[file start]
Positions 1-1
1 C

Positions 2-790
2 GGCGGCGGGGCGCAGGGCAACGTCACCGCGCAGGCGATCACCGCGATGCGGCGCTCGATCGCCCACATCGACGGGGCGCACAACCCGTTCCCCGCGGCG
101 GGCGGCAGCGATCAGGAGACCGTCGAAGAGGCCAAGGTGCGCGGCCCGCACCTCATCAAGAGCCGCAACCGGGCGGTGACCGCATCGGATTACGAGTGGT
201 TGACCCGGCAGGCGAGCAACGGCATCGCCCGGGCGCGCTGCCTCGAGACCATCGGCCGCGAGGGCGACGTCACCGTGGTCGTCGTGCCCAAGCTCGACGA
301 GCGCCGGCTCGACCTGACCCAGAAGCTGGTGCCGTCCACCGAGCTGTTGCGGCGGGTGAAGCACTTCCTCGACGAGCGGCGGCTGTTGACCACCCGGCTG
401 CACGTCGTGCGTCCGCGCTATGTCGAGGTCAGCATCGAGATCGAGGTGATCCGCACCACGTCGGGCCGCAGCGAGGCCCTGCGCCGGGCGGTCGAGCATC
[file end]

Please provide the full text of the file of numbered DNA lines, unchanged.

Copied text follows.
Positions 1-1
1 C

Positions 2-790
2 GGCGGCGGGGCGCAGGGCAACGTCACCGCGCAGGCGATCACCGCGATGCGGCGCTCGATCGCCCACATCGACGGGGCGCACAACCCGTTCCCCGCGGCG
101 GGCGGCAGCGATCAGGAGACCGTCGAAGAGGCCAAGGTGCGCGGCCCGCACCTCATCAAGAGCCGCAACCGGGCGGTGACCGCATCGGATTACGAGTGGT
201 TGACCCGGCAGGCGAGCAACGGCATCGCCCGGGCGCGCTGCCTCGAGACCATCGGCCGCGAGGGCGACGTCACCGTGGTCGTCGTGCCCAAGCTCGACGA
301 GCGCCGGCTCGACCTGACCCAGAAGCTGGTGCCGTCCACCGAGCTGTTGCGGCGGGTGAAGCACTTCCTCGACGAGCGGCGGCTGTTGACCACCCGGCTG
401 CACGTCGTGCGTCCGCGCTATGTCGAGGTCAGCATCGAGATCGAGGTGATCCGCACCACGTCGGGCCGCAGCGAGGCCCTGCGCCGGGCGGTCGAGCATC